Occasionally you can meet a horse that thinks it’s just fine to pull his handler along. Don’t blame the horse; somebody taught him to do this by not being consistent in leading exercises during the horse’s formative years.
When you feel a horse put the slightest tension on the rope, that is the beginning of him pulling you around. If you deal with it when it’s “small,” it’ll never get to the stage where you are grass skiing behind a horse that is totally oblivious to your existence.
So let’s say you’re walking along with the horse, and you feel him beginning to get strong and pull you along. Turn away from the horse very firmly and sharply, and walk back the way you came. He’ll now be behind you. If he again starts to pull in front, turn away again strongly and sharply, remembering not to look at him. If he pulls you, change direction (you’re actually taking charge of his feet) until he gets the idea that he’s not supposed to pull. This is amazingly successful if you catch the moment when the “pull” is just a thought in the horse’s head. By the time you’re “skiing” it’s too late—you missed the moment!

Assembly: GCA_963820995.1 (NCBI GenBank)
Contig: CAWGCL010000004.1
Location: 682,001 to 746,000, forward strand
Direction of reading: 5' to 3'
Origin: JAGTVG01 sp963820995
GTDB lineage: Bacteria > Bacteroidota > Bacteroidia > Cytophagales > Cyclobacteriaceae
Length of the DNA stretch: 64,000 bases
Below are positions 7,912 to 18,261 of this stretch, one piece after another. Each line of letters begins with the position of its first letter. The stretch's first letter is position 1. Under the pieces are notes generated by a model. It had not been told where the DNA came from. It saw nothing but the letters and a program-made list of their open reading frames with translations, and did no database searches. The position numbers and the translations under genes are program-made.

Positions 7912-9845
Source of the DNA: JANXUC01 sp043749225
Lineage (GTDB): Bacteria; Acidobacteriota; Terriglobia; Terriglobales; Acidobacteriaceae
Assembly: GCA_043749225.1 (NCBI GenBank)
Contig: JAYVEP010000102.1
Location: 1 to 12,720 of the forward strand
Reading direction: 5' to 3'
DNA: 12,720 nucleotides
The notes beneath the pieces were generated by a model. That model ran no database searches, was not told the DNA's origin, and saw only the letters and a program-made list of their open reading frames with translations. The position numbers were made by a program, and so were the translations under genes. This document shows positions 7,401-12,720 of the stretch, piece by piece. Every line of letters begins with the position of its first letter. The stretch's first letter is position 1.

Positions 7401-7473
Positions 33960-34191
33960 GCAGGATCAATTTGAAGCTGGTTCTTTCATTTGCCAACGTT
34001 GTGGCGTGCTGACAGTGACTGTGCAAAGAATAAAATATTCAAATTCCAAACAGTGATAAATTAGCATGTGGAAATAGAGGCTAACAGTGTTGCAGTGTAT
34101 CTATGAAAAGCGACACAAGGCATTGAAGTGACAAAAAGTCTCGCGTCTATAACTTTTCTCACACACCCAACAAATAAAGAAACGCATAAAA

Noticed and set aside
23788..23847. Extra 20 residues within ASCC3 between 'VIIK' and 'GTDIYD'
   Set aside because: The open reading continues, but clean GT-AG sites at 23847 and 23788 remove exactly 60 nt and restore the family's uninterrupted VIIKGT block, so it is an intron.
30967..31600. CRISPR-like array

International Horse Agility Club Founder Vanessa Bee shows how we can spend more time handling our horses on the ground in order to achieve good behavior, mutual trust, and a healthy partnership, whatever discipline we choose to pursue.